The premise of Joss Whedon’s Dollhouse begins simply enough. Rossum Corporation, a mega biotech firm, has developed the technology to “imprint” a person with the personality of another. To further their research (and make a profit at the same time), Rossum creates the Dollhouse – an organization that rents imprinted people, known as “Dolls” or “Actives”, to the highest bidder. These Dolls are generally volunteers, people escaping from their past, who sign a five-year contract to Rossum. Their memories are wiped and stored, leaving them in an “Inactive” blank slate for the new personalities. At the end of the five year period, the volunteers’ original memories are imprinted back into their bodies, and these former Dolls live out the rest of their lives, richer than ever.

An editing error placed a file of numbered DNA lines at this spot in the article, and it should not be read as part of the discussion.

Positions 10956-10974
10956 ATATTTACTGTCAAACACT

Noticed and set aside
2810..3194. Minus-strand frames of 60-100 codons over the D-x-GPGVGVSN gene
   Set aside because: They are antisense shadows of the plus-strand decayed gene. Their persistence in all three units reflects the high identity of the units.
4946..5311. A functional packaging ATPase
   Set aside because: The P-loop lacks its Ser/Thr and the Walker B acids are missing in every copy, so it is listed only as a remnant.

Dollhouse starts with the generic fantasies. Clients rent out dolls for their own sexual desires or other strange fetishes. As the two-season series continues, however, the darker side of the Dollhouse presents itself. After all, Dollhouse technology presents infinite possibilities beyond sexual fantasy play – it can mean the rise of the super soldier, the hope of resurrection, and the consequent evils of immortality. But at the same time, Dollhouse begs a fundamental question. If we can imprint an entire artificial self on another human being, what does this mean about the concept of self – the very concept of a soul? Does the original outweigh the imprint – or are both equally human beings, necessitating our respect and protection? If so, is Topher’s last act one of mercy or genocide?
Various science fiction shows and books have addressed this subject of the self before, from Star Trek to Neuromancer to Dune. Let’s take a look at how the Dollhouse narrative compares to these previous works, and addresses the concept of self. (Caution – Spoilers Ahead!)by